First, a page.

The Royal Edinburgh Military Tattoo

The Royal Edinburgh Military Tattoo Festival

Military TattooThe Royal Edinburgh Military Tattoo has been a regular part of the amazing Edinburgh Festival since 1950, and continues to draw huge crowds of proud Scots, and enthusiastic visitors every single August. From comedians to classical music, Shakespeare to street performers, Edinburgh really does have something for everyone during the summer! But the Tattoo remains the most spectacular of the traditional entertainments provided, and it is this awesome display of military and traditional music we shall focus on today.

Military tattoos are not a uniquely Scottish event, in fact the word “Tattoo” in this sense is derived from the Dutch phrase “doe den tap toe”, meaning “turn the taps off”, commonly heard in military bars and pubs at the end of trading. The British military based in Flanders in the 1840s soon adopted the phrase in their own fashion, and the Corps of Drum or Pipes and Drums would play the “taps to” signal each night, to let local pub landlords know it was time to send the soldiers back to their lodgings. By the late 18th century modern style barracks had been introduced, and full military bands were common, and the “taps to” signal finally evolved into the Tattoo as we know it today – a ceremonial form of entertainment performed to indicate the end of the day.

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The main Edinburgh International Festival has taken place every year since 1947, though the Tattoo only became an official part of the ceremonies in 1950. This decision was precipitated by a small Tattoo played at the Ross Bandstand in Princes Street Gardens, with a show titled “Something About a Soldier” during the 1949 Festival. It proved so popular that the following year saw the Tattoo go onto the official festival line-up, with a programme of eight items attracting an audience of around 6000 people seated on wooden benches in front of Edinburgh Castle. This humble beginning is of course a far cry from the amazing spectacle which takes place these days, with over a thousand performers from all corners of the globe, amazing fireworks displays, and a total audience of almost 220, 000!

Part of the charm and appeal of the Edinburgh Tattoo is of course the location; edinburgh military tattoo castleEdinburgh Castle has been a symbol of the city skyline for centuries and is part of Edinburgh’s World Heritage Site, and the Tattoo takes place directly in front of its most striking aspect, on the Esplanade. The Castle is unusual among its peers as one of the only ancient castles to still have an active military garrison, albeit one used mostly for ceremonial and administrative purposes. In addition to supplying a useful and historically relevant staging area, Edinburgh Castle provides an amazing backdrop to this special event; one of the best loved traditions of the Edinburgh Tattoo features a flood lit lone piper playing a traditional Lament to the memory of fallen comrades from a spot high on the Castle battlements.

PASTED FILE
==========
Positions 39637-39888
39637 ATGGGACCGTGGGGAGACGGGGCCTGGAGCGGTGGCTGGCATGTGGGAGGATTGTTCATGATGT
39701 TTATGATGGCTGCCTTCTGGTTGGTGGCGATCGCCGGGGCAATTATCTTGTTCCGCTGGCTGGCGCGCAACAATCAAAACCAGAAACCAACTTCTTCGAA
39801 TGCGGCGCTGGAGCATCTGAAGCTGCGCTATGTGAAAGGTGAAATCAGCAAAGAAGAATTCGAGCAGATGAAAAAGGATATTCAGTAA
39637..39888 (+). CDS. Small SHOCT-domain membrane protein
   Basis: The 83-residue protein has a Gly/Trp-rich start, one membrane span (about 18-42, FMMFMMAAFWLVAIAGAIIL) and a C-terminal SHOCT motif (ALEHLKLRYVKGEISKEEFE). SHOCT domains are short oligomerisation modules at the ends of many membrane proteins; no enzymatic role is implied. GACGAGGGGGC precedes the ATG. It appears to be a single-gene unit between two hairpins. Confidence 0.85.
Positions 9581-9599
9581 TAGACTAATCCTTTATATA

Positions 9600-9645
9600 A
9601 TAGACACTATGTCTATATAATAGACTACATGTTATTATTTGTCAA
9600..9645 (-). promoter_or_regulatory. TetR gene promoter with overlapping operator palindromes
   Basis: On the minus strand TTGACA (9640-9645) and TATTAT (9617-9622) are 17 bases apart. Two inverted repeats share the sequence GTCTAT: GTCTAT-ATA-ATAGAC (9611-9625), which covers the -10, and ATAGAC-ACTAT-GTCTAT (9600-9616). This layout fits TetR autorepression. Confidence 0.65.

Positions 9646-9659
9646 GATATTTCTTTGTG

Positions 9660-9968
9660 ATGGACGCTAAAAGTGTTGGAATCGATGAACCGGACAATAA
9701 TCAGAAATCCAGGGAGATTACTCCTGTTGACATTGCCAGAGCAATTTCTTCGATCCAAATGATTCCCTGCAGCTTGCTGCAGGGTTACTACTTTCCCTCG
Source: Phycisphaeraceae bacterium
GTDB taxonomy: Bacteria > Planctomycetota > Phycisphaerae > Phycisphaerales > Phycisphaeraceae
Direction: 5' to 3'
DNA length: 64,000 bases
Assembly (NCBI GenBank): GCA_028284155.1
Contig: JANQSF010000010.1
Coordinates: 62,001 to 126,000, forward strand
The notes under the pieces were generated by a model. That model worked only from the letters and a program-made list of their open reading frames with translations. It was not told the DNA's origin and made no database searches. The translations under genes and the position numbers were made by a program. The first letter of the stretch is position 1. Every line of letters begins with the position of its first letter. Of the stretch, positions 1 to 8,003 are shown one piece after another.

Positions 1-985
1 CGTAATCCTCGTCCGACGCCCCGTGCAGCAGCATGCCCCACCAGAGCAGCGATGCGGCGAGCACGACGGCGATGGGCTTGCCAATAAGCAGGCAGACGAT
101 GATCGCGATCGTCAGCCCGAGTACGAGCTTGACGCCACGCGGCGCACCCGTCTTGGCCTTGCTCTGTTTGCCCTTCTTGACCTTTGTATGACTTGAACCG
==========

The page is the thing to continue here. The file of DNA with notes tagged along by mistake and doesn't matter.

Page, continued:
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The other most important aspect of the Tattoo is of course, the performers themselves! The Tattoo retains a strong martial aspect, attracting kilted Highland dancers and military bands from all over the UK and overseas eager to participate in the line-up. Bands from the Royal Air Force, British Army, Royal Marine and the Royal Navy make up the main service, interspersed with other performers such as Highland dancers and steel drum groups, and military bands are also present at the massing of the pipes and drums at the Tattoo’s climax, which is in itself a strongly military ritual which takes the same form every year. The end of each show will see the massed pipes and drums march back onto the Esplanade to join the military bands, at which point the National Fireworks Edinburgh Military Tattooplayed by a member of the Royal Marines or British Infantry. At this point, the aforementioned lone piper will play his poignant refrain, and the whole group of performers Anthem and Auld Lang Syne will be played. Then the flag will be lowered from the Castle as the “Sunset” or “Last Post” bugle call is will march off the esplanade and down the Royal Mile to a medley of popular Scottish songs.

This year’s performance is set to be one of the best ever – it is a Year of the Homecoming for Scotland, where we reflect on what our home means to us, and work to strengthen the bonds with the Scottish diaspora living globally, and the theme of the Tattoo this year is quite fittingly; Our “Home, Friends and Family”. Coming straight off the back of what looks to be a very successful showing for Scotland at the XX Commonwealth Games in Glasgow, during one of the best summer’s Scotland has seen for years, spirits are bound to be high for the whole of the festival period. So as we revel in these wonderful sights and sounds just a few short weeks from now, we encourage all of our friends and family across the world to set their eyes to Scotland once more and appreciate all the glory and talent on show at the 65th Edinburgh Military Tattoo! As always, we welcome your comments and input and look forward to hearing your tales of memorable Tattoo experiences gone by, or plans to visit this year!